9. #9
    Senior Member RoadClosed's Avatar
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    OK here goes... clearing event log..... pulling plug....

    Nothing on my XP default install idicates some kind of unsual shutdown. I know we are talking 2k here but I have nothing.... you can see some services starting a minute later to clue in on but nothing that states in black and white that an unkown shutdown happened. So I dug a little and realized there are some options on how XP handles this item...
    search on "event log" in windows help returns these options:

    -----------------------------------------------
    To specify what Windows does if the system stops unexpectedly
    You must be logged on as an administrator or a member of the Administrators group in order to complete this procedure. If your computer is connected to a network, network policy settings may also prevent you from completing this procedure.

    Open System in Control Panel.
    On the Advanced tab, under Startup and Recovery, click Settings.
    Under System Failure, select the check boxes that correspond to the actions you want Windows to perform if a Stop error occurs:
    Write an event to the system log specifies that event information will be recorded in the system log.
    Send an administrative alert specifies that your system administrator will be notified.
    Automatically reboot specifies that Windows will automatically restart your computer.
    Under Write Debugging Information, choose the type of information you want Windows to record when the system stops unexpectedly:
    Small Memory Dump records the smallest amount of information that will help identify the problem. This option requires a paging file of at least 2 MB on the boot volume of your computer and specifies that Windows will create a new file each time the system stops unexpectedly. A history of these files is stored in the directory listed under Small Dump Directory.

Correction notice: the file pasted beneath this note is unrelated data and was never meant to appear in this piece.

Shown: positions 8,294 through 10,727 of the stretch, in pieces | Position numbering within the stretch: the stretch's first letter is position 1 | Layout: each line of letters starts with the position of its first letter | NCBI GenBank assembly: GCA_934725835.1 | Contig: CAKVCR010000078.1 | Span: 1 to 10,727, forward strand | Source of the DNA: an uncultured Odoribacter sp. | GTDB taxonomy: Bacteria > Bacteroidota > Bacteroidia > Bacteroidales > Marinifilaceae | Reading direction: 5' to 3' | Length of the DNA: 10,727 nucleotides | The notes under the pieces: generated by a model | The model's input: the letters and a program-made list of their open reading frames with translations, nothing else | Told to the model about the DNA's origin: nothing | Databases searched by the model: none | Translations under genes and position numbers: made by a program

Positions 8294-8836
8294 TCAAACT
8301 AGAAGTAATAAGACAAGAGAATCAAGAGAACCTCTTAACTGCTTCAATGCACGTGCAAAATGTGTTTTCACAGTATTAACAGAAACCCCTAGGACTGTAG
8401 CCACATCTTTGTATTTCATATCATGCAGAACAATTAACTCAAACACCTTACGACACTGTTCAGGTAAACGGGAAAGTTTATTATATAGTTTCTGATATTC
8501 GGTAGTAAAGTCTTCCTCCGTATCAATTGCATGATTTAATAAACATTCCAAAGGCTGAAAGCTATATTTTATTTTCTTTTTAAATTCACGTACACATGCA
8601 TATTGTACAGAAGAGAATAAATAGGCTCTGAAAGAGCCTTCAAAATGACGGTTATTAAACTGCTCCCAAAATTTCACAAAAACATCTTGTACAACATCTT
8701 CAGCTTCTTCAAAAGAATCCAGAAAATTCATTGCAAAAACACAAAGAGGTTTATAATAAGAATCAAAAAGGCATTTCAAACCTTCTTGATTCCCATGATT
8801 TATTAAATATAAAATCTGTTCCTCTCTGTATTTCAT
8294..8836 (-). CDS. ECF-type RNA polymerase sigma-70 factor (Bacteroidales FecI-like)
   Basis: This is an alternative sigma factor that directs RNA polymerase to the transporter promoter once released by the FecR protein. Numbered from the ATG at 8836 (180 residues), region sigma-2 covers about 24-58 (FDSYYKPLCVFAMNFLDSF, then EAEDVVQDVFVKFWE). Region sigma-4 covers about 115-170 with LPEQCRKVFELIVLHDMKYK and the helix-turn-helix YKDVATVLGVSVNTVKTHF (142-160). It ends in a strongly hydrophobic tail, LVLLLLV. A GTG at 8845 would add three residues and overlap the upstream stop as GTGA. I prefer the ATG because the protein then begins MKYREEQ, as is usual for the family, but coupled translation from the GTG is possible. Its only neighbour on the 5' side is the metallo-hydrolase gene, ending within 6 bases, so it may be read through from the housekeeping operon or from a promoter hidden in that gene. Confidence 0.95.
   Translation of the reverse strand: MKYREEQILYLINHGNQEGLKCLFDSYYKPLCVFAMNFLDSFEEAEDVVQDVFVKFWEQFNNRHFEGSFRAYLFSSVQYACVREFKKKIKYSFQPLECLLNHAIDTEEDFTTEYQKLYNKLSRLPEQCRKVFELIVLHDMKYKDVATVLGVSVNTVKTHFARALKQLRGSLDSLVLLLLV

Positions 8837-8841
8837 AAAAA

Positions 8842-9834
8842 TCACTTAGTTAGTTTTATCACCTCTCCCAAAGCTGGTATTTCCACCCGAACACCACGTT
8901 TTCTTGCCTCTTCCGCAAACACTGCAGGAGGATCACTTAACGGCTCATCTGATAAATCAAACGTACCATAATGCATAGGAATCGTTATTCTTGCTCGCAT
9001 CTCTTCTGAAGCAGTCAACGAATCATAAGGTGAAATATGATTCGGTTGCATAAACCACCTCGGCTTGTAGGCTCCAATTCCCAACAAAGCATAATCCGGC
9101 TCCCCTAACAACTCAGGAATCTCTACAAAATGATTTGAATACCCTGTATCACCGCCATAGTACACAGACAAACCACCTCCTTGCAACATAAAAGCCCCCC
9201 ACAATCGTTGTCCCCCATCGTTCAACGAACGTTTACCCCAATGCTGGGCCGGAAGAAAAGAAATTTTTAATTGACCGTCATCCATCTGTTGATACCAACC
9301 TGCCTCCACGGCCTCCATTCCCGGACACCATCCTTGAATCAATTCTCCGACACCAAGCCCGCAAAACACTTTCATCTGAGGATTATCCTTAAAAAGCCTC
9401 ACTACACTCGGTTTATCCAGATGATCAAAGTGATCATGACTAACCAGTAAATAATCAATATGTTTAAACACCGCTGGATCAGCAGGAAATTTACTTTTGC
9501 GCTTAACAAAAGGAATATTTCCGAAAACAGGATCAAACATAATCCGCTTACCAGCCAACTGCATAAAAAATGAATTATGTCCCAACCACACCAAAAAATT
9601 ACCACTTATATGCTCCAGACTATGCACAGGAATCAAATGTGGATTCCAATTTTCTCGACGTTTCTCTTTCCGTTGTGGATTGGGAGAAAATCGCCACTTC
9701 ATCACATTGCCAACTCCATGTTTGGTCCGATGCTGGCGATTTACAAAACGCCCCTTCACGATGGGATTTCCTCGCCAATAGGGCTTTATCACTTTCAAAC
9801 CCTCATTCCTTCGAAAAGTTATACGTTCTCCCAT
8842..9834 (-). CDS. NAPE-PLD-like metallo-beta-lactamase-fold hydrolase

Kernel Memory Dump records only kernel memory, which speeds up the process of recording information in a log when the system stops unexpectedly. Depending on the amount of RAM in your computer, you must have 50 MB to 800 MB available for the paging file on the boot volume. The file is stored in the directory listed under Dump File.
    Complete Memory Dump records the entire contents of system memory when the system stops unexpectedly. If you choose this option you must have a paging file on the boot volume large enough to hold all of the physical RAM plus one megabyte (MB). The file is stored in the directory listed under Dump File.

    -------------------------------------------------------


    I have them all checked so I don't think windows considered a power pull an event? According to my settings an Administrator Alert should be sent, then a restart...?
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  10. #10
    AO Ancient: Team Leader
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    According to this KB article Event ID: 6008 indicates that the normal shutdown procedure was not followed insofar as the event log was not notified of a proper shutdown occurrence thus at the subsequent restart Event ID: 6008 is entered into the system log. If this is the case then any unusual shutdown should trigger the 6008 error...... But then this is M$.....

    I know that it has been pretty reliable on my servers as an indication of an unusual shutdown such as after a power failure when we find out that our UPS battery was dead.....<sigh> No harm done though.....
    Don\'t SYN us.... We\'ll SYN you.....
    \"A nation that draws too broad a difference between its scholars and its warriors will have its thinking done by cowards, and its fighting done by fools.\" - Thucydides